Sanders County Ledger - Your Best Source For Sanders County News

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50 YEARS AGO • MAY 1, 1969

SMITH-GARRISON VOWS EXCHANGED

Miss Eileen Marie Smith, daughter of Mr. and Mrs. Lyle J. Smith of Thompson Falls, was married Saturday evening to Charles Joseph (Chubb) Garrison, son of Mr. and Mrs. Charles Garrison, also of Thompson Falls in a single-ring ceremony performed in Immanuel Evangelical Lutheran Church in Missoula.

The bride chose a street-length white brocade dress with a headpiece of white bridal net. Her bouquet was of white carnations and yellow roses.

Mrs. Duane Vaught was matron of honor and wore a mint green brocade dress with a matching headdress and a yellow rose corsage.

Duane Vaught attended the groom as best man.

Mrs. Garrison is a senior at the University of Montana where she is majoring in elementary education. Garrison is engaged in logging and served two years in the U.S. Army with overseas duty in Korea.

They plan to reside in Thompson Falls.

Happy Anniversary Chubb & Eileen!

LYLE J. & CAROLYN (CASTLE) SMITH

From Pioneer and Early Settlers of Thompson Falls, Montana

Lyle was born July 7, 1924 in Thompson Falls, Montana to Leonard and Kathleen Smith.

The family moved to Burke, Idaho when Tuffy was only 3, there he attend grade school and graduated from Wallace High School in 1942.

He was a long time employee of the Montana Power Company, beginning with the company in 1941 as a part-time employee. Leaving the company in 1943 when he enlisted in the U.S. Air Force and served in World War II, the Air Force Reserves and the Korean conflict. He was discharged as a First Lieutenant in 1952.

Lyle and Carolyn Castle were married March 20, 1945 in Sioux City, Iowa. The couple moved to Thompson Falls in January of 1952 with their two children, Eileen and Tim. That same year he obtained work again with Montana Power Company.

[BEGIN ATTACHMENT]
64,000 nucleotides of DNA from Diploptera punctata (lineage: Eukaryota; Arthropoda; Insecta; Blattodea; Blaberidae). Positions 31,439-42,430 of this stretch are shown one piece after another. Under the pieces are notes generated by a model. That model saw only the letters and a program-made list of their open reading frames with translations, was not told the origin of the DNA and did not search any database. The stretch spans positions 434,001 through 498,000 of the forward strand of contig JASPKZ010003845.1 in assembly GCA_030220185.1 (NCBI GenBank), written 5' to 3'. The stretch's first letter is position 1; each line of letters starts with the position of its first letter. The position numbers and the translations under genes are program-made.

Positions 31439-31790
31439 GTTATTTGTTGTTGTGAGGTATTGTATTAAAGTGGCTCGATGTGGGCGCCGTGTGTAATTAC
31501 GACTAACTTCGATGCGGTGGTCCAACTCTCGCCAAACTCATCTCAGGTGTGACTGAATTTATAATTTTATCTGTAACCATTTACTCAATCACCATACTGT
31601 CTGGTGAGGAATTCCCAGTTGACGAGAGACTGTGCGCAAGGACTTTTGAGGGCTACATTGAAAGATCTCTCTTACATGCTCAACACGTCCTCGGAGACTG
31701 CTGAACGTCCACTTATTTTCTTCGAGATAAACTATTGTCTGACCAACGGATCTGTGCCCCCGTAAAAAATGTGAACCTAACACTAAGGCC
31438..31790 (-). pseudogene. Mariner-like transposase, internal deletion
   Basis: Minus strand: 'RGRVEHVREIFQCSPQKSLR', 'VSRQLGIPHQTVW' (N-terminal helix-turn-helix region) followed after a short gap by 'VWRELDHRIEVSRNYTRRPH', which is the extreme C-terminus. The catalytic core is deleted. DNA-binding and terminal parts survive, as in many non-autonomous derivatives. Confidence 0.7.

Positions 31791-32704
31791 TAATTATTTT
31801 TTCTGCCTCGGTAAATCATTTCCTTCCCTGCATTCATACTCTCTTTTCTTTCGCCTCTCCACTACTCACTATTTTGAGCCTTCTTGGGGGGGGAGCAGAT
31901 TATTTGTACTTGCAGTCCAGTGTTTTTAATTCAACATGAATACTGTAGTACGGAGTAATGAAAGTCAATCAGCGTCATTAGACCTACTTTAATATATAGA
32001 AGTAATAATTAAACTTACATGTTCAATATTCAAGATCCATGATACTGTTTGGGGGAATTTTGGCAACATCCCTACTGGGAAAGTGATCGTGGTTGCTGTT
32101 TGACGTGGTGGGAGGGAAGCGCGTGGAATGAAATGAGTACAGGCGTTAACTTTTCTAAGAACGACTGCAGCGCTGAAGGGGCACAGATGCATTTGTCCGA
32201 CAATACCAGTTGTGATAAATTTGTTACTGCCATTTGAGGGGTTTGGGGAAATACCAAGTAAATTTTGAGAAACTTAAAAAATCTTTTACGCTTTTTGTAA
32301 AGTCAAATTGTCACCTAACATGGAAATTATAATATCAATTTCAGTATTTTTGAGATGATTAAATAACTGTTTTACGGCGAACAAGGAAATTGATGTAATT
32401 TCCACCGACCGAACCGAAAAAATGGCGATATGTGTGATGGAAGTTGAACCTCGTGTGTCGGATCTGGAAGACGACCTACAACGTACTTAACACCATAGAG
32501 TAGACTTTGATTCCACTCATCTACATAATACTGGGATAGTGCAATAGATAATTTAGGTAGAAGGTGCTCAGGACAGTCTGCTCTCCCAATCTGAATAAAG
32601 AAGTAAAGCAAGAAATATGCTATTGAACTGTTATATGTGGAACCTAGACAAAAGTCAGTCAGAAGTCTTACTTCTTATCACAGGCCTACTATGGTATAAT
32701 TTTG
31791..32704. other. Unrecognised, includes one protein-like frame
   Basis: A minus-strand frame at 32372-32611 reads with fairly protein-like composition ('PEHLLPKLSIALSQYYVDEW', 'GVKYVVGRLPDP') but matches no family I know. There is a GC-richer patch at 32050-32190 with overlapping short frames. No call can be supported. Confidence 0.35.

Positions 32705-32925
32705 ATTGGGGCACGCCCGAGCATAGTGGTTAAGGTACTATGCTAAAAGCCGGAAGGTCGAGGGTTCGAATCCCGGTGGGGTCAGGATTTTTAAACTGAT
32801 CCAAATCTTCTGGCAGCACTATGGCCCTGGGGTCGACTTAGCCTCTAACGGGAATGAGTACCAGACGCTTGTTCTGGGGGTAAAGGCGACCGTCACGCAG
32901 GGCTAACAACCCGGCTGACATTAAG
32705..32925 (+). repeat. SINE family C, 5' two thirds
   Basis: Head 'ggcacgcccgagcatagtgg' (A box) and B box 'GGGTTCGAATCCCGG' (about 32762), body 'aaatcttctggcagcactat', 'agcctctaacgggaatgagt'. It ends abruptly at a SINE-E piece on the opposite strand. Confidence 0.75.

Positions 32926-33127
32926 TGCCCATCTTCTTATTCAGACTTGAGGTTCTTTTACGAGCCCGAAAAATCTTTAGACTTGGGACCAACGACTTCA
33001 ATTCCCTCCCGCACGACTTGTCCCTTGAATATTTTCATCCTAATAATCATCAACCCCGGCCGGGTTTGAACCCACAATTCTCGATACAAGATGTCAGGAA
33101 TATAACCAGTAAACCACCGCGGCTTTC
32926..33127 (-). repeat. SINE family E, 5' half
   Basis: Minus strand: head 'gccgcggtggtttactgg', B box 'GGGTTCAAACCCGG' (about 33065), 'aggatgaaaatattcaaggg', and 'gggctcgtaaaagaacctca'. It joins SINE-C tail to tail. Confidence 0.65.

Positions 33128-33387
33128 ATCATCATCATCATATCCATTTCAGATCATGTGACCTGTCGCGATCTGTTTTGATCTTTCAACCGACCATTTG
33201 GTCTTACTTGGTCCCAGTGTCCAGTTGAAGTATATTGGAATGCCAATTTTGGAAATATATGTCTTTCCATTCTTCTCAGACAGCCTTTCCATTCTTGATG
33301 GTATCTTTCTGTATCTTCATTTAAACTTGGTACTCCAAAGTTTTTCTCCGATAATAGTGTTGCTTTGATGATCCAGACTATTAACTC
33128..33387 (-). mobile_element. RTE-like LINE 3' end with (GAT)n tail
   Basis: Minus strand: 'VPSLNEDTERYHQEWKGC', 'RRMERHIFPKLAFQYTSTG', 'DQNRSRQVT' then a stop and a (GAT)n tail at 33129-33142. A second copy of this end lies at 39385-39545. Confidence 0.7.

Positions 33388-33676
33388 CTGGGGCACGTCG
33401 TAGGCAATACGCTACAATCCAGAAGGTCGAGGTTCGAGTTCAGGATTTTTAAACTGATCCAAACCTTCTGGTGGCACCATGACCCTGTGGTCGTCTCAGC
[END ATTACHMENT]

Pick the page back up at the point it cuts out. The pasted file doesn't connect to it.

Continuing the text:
In 1961 the family purchased a ranch north of Thompson Falls where he raised polled Herefords. Though residing in Thompson, the family would spend much of their time at the ranch. He also operated an outfitting and guide service and wrote about his experiences for outdoor magazines. He was proud of the fact that he often had repeat clients, a testimony to his ability and honesty as a guide.

The February 2, 1978 issue of The Sanders County Ledger ran a picture of Lyle “Tuffy” Smith receiving a 35 year pin with three diamonds from the Montana Power Co.

Lyle Smith died 1985 with burial in the Fraternal cemetery, Thompson Falls, Montana.

JOSEPH C. GARRISON

Joe, Chubb Garrison’s grandfather, stepped off the train at Belknap in 1905. Fellows nowadays frequently comment that he “bought his land when it was cheap.”

If you compare per acre prices with those today, Joe did buy his land cheap. But that’s only part of the story. Those who think he got it cheap don’t recall all the work that went into clearing and developing the land.

Most of the Belknap flat was thick with trees, when Joe arrived. “The Britton ranch had only three or four acres cleared,” recalls Joe. The same applied for his ranch and most of the other land in the area.

In a story his granddaughter, Lucy (Roe), wrote for her children she noted: ‘Great-Grandpa Joe lived some of the adventures that others just read about. He was a stage coach driver in eastern Montana, also a great horse man. I guess “horse trader” describes him best. He and his brothers raced horses, often on the streets of towns as there were no paving and only board walks if there were any at all. He and his brothers helped build a race track for their hobby only to have it incorporated into the present highway which now runs through Belknap. In addition to horses, he also raised cattle and hay and a family at Belknap.

 

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